When a former president and CEO of Planned Parenthood winds up
getting a job teaching in the Health Systems department at Georgetown
University, it’s more than a problem of how that might be perceived.
Though Georgetown is one of America’s more liberal Catholic
universities, it is still…..a Catholic university.
And Roberta Lynn Geidner-Antoniotti has taught in the nursing school there since 2005, it turns out.
“Ms. Geidner-Antoniotti has also served as acting project director
of the Emergency Contraception Public Awareness Campaign, in which
capacity she “initiated [a] national campaign to promote emergency
contraception services through 140 affiliates resulting in significant
growth in provision of care to prevent unintended pregnancies.” Later,
as vice president of Women’s Capital Corporation, she “recruited, based
on experience in women’s reproductive health, to develop product
expansion and marketing opportunities in public health sector for
women’s pharmaceutical product, PlanB emergency contraception.” During
her tenure the Emergency Contraception Public Awareness Campaign, she
“increased sales 175% in public sector by securing significant
purchasing agreements with federal, state and local government and
private family planning agencies.”
But wait…there’s more. Georgetown seems to have a pretty cozy relationship with PP. See, the university has this program….well, let them explain:
“The Women’s Law and Public Policy Fellowship Program (WLPPFP)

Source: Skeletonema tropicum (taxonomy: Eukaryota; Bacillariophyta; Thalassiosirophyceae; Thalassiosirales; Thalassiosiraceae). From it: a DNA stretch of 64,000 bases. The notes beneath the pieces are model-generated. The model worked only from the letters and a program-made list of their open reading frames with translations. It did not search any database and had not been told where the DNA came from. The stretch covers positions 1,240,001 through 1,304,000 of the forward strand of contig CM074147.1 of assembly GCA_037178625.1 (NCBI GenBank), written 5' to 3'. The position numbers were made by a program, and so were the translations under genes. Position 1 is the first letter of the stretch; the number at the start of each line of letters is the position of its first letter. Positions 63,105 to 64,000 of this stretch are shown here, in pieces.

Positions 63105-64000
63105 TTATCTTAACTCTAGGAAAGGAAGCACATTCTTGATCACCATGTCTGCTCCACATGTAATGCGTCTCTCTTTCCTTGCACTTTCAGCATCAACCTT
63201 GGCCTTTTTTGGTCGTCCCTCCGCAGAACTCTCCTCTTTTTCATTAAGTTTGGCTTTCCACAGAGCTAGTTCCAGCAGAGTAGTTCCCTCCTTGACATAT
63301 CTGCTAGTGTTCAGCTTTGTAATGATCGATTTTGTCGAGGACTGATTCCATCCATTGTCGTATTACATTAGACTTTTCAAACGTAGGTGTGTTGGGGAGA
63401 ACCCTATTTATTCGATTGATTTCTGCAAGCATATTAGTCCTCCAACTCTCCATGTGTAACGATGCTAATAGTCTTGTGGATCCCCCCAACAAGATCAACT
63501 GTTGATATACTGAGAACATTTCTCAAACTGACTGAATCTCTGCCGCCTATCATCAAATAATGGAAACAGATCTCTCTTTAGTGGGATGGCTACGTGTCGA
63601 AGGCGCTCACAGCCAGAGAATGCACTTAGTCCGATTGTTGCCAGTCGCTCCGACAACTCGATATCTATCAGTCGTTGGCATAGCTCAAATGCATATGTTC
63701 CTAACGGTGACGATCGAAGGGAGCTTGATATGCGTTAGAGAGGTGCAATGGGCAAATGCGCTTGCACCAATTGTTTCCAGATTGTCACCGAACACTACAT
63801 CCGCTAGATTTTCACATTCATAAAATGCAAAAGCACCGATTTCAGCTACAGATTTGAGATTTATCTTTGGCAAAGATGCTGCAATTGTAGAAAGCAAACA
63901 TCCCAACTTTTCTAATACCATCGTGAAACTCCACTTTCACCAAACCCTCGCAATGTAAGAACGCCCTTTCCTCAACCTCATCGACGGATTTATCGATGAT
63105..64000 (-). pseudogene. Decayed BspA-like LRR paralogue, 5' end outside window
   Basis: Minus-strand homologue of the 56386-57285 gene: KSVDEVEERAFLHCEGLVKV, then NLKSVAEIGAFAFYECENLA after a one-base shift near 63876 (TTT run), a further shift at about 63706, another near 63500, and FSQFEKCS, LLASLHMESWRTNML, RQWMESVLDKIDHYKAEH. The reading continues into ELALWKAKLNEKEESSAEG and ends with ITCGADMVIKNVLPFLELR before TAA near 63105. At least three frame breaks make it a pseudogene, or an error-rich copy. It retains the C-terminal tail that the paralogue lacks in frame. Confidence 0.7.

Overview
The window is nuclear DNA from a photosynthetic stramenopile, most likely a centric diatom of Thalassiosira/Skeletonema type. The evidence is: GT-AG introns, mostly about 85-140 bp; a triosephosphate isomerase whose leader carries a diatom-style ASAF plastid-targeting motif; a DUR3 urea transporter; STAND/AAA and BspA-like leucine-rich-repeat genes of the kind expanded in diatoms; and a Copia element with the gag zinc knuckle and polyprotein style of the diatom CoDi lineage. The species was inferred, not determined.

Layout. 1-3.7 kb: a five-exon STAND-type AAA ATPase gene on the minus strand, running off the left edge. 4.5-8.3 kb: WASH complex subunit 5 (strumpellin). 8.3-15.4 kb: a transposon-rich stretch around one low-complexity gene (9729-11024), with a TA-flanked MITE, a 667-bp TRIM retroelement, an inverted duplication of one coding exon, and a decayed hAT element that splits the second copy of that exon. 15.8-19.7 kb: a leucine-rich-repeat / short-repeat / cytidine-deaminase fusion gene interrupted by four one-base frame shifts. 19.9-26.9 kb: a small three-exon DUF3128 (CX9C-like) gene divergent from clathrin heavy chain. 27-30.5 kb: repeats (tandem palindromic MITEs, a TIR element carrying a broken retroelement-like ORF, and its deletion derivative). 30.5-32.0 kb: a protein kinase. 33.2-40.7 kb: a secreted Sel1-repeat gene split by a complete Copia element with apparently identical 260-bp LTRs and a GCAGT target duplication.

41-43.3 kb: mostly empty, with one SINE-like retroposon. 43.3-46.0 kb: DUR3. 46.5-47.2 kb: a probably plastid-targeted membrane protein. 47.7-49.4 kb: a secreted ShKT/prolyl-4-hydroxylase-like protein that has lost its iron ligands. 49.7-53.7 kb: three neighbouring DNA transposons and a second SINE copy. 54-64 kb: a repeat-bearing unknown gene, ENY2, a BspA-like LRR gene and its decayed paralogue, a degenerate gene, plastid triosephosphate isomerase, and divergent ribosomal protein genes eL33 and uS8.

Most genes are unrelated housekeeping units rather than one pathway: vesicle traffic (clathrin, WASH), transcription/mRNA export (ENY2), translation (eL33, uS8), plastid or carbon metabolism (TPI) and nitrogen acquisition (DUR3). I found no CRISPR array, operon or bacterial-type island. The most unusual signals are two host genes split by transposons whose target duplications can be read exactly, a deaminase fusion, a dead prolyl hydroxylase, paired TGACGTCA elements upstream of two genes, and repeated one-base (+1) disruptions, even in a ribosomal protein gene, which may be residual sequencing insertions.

accepts applications from organizations located in the Washington, D.C.
area that would like to host a Women’s Law Fellow for the upcoming
Fellowship year,” notes the web site of the Georgetown University Law
Center. “The Women’s Law Fellow must be assigned to work on legal and
public policy issues affecting the status of women … If your
organization is awarded a Women’s Law Fellow, the $37,500 annual
stipend will be covered by WLPPFP through a grant to your organization.”
Sounds good, right? One might think any number of good organizations worthy of an esteemed relationship with Georgetown.
But here’s the lede of that story:
“The Women’s Law and Public Policy Fellowship Program at one of the
nation’s leading Jesuit universities placed a fellowship winner with
the Planned Parenthood Federation of America, according to the
university’s web site.”
Right off hand, one can think of at least two different groups that might be interested in questioning the school’s identity and policy with regard to the Catholic church…..the US bishops, and prospective students and their parents.